With impressive turbo power and virtually limitless modding potential, the N54 and N55 are modern-day performance legends – here’s our BMW N54 and N55 engine guide as we delve beneath the surface to see what these turbo powerhouses are all about.
Guide brought to you by Performance BMW. Words: Elizabeth de Latour. Photos: Larry Chen, Daniel Pullen, Zayne Smith, Mike Kuhn, Viktor Benyi.
BMW N54/N55 History
The N54 engine first appeared in the 2006 E92 335i and was introduced across the BMW range over the following three years. The twin-turbo straight-six arrived in 306hp form with 295lb ft of torque and this is the version that the majority of N54-powered cars have; the F01 740i and US-only E92/3 335is came equipped with a 326hp version, which also received 332lb ft of torque, while the most powerful version of the engine was that found in the E82 1M Coupé and E89 Z4 sDrive35is, which made 340hp, with an overboost function that gave it 369lb ft for five seconds at full throttle.
The N55 was introduced in 2009 and went from two turbos to a single larger one and both its power and torque figures were unchanged from the N54, but peak torque arrived 100rpm earlier. Unlike the N54, there were numerous different incarnations of the N55 as BMW fitted it to just about every model. The F-range 640i, US-only E82/8 135is, F20/1 M135i and F01 740i all received the 320hp version with 332lb ft; the F22/3 M235i and LCI M135i both got the 326hp version, while the F30 ActiveHybrid 3 had the 340hp N55. Finally, the F26 X4 M40i came with a 360hp version that also got 343lb ft while the F87 M2 came with the most powerful version of the engine, with 370hp and 369lb ft of torque.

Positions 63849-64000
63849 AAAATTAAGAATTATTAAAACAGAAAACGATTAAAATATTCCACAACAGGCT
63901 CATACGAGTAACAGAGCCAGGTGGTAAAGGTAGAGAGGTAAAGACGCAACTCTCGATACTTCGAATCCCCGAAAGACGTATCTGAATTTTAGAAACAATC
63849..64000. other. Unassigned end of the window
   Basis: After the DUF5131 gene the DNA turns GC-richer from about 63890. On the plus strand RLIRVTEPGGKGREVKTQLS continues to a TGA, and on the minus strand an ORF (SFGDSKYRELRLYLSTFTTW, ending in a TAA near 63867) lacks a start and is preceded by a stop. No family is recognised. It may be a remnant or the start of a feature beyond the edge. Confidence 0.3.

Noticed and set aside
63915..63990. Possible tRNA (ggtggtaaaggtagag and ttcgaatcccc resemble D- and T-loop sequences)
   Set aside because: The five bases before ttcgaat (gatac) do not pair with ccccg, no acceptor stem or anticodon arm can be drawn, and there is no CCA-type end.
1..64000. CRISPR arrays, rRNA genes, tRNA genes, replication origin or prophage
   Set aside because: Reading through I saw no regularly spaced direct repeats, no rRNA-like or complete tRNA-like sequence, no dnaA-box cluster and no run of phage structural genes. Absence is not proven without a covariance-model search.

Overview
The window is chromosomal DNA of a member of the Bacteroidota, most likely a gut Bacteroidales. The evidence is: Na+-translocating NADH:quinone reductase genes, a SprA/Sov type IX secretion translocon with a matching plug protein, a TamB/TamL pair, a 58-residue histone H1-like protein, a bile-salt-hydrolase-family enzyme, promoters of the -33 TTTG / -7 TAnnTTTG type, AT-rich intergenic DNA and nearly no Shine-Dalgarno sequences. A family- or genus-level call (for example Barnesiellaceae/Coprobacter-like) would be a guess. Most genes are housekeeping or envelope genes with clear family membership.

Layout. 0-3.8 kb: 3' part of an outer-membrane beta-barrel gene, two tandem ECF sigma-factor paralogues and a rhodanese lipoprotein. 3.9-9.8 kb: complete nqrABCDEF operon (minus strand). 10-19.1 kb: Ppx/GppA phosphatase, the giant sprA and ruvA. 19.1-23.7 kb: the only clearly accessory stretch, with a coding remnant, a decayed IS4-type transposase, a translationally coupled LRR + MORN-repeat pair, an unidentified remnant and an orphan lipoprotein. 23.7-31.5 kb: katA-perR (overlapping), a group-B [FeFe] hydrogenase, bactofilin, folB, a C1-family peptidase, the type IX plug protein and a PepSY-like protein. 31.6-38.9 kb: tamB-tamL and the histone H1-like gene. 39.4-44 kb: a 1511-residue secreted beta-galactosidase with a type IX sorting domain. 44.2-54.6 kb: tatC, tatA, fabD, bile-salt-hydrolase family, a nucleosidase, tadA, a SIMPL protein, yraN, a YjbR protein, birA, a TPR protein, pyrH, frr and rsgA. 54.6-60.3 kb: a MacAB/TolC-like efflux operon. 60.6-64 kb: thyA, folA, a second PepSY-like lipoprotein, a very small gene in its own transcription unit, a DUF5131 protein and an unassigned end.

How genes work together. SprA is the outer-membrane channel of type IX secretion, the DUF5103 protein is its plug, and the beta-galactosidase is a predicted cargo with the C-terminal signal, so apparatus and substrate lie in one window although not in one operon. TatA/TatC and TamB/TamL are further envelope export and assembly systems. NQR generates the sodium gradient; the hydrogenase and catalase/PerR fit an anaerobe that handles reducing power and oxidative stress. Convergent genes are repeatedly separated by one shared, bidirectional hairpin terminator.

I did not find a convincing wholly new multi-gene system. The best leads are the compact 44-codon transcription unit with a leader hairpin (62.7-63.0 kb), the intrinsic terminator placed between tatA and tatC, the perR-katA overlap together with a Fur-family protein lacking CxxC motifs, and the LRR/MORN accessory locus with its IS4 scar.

Let’s get technical
The N54 and N55 share their internal dimensions with the engine they’re based on, the M54. This means that they have an identical bore and stroke (84×89.6mm), and the compression ratio is also the same at 10.2:1, which helps to explain why it feels like a normally aspirated engine in the way it drives as it’s not a low-compression motor. However, there are several big differences – the M54 is a closed-deck single-piece block whereas the N54 is an open deck design and consists of two pieces. The water pump is also electric on the N54 whereas on the M54 it’s cast into the front of the block. As well as this, the M54 uses a more traditional fuel injection method, whereas the N54 features direct injection.